2018 Mistletoe Research Fellowship Recipient
Alana Lelo is a 5th-year candidate in the PhD Tumor Biology program at Biomedical Graduate Education (BGE) and 7th in the overall MD-PhD program. Alana is originally from Brooklyn, New York, and proud to be a born and raised New Yorker! She graduated in 2009 with a degree in Chemistry from New York University and matriculated into the Georgetown MD-PhD program in June 2012. After completing her pre-clinical coursework in Georgetown School of Medicine, she joined the Department of Tumor Biology to conduct her thesis research.
What made you choose Georgetown University for your PhD?
I looked at a number of different universities for my graduate training but coming to Georgetown was an easy decision. Georgetown’s Lombardi Comprehensive Cancer Center, an NCI designated comprehensive cancer center, provides an incredible resource to explore many different subfields of cancer biology research. Georgetown’s prime location in the heart of the nation and proximity to NIH (It’s basically right across the road from here!) provides incredible opportunities for me. I have visited NIH multiple times for workshops and seminars, and NIH researchers often give seminars and talks at Georgetown. This provides a robust environment for collaboration, discussion, and idea generation. I have also gone to Capitol Hill to advocate for increased federal research funding while being able to get back in the lab in time for some afternoon experiments. If you want to be at a place where science really happens Georgetown is the place to be.
What is your research focus and how did you become interested in it?
I have always been interested in cancer research. My first research experience was during undergrad at a biopharmaceutical company called OSI Pharmaceuticals. I worked on developing drugs in the pre-clinical setting so that they could one day be tested in clinical trials and ultimately, be used to treat patients. To see compounds I had helped develop enter clinical trials and actually be used in patients was so incredibly rewarding. The work that scientists do has very real and often very immediate impacts. Once I saw that first-hand, I was hooked!
Currently, I am in Todd Waldman’s lab where I study a protein called STAG2 in the context of early-stage bladder cancer. Bladder cancer is the fourth most common cancer in American men and while most tumors present as early-stage lesions that can be surgically resected, the majority of these tumors will come back. Moreover, many of these tumors will come back a lot angrier.
Until my thesis work, there wasn’t a reliable way to predict which patients would experience recurrences and progression of their disease. Patients would receive a very aggressive treatment course, even if they would never have had a tumor come back. In an ideal world, we would be able to treat each patient individually and tailor treatment to their unique disease. I found that the presence or absence STAG2, a protein that my lab discovered as one of the most commonly mutated proteins in cancer, could accurately predict disease course in bladder cancer patients. I recently published my findings in the journal Clinical Cancer Research in a paper titled “STAG2 is a Biomarker for Prediction of Recurrence and Progression in Papillary Non–Muscle-Invasive Bladder Cancer.”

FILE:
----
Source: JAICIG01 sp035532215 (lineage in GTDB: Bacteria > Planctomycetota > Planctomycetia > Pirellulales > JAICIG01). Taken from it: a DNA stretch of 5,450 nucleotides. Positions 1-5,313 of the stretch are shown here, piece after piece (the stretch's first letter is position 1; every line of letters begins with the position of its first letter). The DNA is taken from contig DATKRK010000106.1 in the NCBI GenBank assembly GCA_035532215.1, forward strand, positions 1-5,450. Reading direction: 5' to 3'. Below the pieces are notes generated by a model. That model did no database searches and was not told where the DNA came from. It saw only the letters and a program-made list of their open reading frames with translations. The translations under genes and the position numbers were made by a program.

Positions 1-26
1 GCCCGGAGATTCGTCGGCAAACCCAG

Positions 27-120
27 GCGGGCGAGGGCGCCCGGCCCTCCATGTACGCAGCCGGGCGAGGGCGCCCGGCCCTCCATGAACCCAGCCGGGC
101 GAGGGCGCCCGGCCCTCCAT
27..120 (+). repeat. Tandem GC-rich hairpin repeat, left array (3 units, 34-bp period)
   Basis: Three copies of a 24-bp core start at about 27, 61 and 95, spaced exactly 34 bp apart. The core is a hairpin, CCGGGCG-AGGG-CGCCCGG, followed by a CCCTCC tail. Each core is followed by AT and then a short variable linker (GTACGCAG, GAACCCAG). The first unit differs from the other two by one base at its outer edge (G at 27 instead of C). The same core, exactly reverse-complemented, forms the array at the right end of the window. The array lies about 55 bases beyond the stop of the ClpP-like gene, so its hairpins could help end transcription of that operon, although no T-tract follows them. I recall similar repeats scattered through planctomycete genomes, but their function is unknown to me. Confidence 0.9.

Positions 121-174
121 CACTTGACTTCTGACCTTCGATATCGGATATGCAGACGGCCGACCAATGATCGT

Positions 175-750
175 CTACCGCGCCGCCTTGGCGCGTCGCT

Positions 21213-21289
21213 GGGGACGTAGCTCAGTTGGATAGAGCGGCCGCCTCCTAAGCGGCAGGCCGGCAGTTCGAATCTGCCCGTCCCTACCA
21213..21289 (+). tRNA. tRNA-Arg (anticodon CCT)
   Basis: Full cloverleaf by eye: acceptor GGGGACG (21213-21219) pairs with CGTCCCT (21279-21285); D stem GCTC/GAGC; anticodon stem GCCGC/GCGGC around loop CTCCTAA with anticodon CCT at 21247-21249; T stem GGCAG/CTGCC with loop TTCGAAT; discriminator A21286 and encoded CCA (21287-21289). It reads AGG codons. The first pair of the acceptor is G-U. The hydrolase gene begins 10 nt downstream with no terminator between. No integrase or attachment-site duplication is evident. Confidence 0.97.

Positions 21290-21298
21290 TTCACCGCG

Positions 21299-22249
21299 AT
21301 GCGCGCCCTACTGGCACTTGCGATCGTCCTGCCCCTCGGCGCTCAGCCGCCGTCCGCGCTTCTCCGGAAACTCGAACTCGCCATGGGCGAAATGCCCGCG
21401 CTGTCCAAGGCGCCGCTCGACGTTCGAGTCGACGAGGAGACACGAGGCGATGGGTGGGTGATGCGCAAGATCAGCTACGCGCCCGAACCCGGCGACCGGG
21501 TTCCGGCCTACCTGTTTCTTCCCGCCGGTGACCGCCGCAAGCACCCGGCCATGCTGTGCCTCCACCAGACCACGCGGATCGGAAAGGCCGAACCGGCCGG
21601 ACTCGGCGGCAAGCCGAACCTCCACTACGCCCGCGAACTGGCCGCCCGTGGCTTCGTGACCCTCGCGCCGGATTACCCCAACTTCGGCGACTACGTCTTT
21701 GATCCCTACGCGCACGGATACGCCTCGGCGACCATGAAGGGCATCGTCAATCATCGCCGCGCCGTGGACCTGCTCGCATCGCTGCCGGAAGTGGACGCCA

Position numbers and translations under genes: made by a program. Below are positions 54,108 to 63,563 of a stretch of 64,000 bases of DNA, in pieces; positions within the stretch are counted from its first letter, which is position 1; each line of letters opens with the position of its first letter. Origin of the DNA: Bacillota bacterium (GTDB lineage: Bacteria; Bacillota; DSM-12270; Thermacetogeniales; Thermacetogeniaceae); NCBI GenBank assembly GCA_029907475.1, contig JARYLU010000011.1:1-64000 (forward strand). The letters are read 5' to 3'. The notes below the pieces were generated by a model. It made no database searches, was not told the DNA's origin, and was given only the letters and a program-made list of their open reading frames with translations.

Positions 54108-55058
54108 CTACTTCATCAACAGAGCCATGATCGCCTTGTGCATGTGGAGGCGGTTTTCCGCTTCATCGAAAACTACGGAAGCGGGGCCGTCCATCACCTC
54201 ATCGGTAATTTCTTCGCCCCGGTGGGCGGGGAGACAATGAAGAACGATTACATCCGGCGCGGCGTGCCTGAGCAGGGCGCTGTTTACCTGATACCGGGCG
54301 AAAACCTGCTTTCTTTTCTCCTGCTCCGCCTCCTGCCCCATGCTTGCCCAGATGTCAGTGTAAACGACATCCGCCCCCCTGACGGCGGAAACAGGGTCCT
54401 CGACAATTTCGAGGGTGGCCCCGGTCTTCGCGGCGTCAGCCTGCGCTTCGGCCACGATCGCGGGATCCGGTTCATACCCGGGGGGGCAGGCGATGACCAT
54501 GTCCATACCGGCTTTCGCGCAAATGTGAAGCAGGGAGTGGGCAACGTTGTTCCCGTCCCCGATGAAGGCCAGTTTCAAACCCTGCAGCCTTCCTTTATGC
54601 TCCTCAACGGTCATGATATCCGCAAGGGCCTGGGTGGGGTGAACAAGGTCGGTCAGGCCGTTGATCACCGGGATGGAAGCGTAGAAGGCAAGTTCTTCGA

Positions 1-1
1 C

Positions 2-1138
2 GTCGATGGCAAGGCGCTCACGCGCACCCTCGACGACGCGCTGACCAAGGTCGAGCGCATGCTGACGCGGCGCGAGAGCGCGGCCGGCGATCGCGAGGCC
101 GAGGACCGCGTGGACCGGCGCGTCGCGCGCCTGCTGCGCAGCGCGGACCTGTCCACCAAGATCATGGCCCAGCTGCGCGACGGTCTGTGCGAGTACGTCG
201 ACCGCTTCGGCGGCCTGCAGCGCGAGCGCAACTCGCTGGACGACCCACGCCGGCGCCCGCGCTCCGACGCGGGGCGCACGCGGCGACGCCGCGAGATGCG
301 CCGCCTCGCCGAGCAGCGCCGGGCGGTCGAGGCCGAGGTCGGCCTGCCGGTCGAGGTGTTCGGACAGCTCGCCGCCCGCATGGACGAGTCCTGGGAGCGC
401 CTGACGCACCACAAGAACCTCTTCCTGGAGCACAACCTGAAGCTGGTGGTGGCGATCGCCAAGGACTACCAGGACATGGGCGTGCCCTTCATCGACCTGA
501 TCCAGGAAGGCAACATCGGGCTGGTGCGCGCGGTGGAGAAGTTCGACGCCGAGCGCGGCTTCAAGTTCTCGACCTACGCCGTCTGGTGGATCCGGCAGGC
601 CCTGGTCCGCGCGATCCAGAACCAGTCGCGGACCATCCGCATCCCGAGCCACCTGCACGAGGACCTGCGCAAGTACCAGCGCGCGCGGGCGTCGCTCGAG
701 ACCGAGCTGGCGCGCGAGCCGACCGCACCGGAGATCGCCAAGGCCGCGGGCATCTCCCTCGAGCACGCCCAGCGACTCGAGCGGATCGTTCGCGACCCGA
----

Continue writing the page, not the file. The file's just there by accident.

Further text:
What is the name of the award you received, and can you briefly describe it?
I received the Mistletoe Research Fellowship. “The Mistletoe Foundation is the philanthropic partner of Mistletoe, Inc., the social venture community founded by Japanese serial entrepreneur, Taizo Son. Founded in 2017, the mission of the Mistletoe Foundation is to build bridges between the academic, entrepreneurial, and civil communities to create a more human-centered and sustainable future through technology.”
What do these awards mean to you?
I am extremely honored and humbled to have been selected for this prestigious fellowship. The unfettered research grant provides me with the funds to continue to develop my project on STAG2. After demonstrating the utility of STAG2 immunohistochemistry in the clinical setting with commercial antibodies, the logical next step is to develop a proprietary antibody against this protein. The research grant will allow me to embark on this aspect of my project.
I am especially excited about the start-up collaboration. This allows me to use the unique skill-set I have gained throughout my training at Georgetown and apply it to a real-world problem. I am incredibly excited to work on this novel medical device and contribute to Mistletoe’s mission for a more human-centered and sustainable world.
Do you have tips for other students interested in applying for this award or other external awards?
You don’t know what you can receive unless you apply! I would advise students to keep an eye out for departmental and other graduate emails for various award opportunities. Once you have written a few applications, the rest is easier since you have some text already written.
Think outside of the box too! I never would have thought I’d be involved in the start-up world, but here I am! Think beyond the lab – is there something that you are really passionate about? Personally, I am very interested in advocacy against science denialism and anti-intellectualism and have found some incredible opportunities that have allowed me to explore these interests. I am also interested in science policy and was successful in obtaining a training award that allowed me to explore this interest. Apply broadly and often!
If you could meet one scientist, who would you want to meet and why?
As a fellow Polish woman in the STEM, I have to say the double Nobel prize winner Marie Skłodowska Curie. 🙂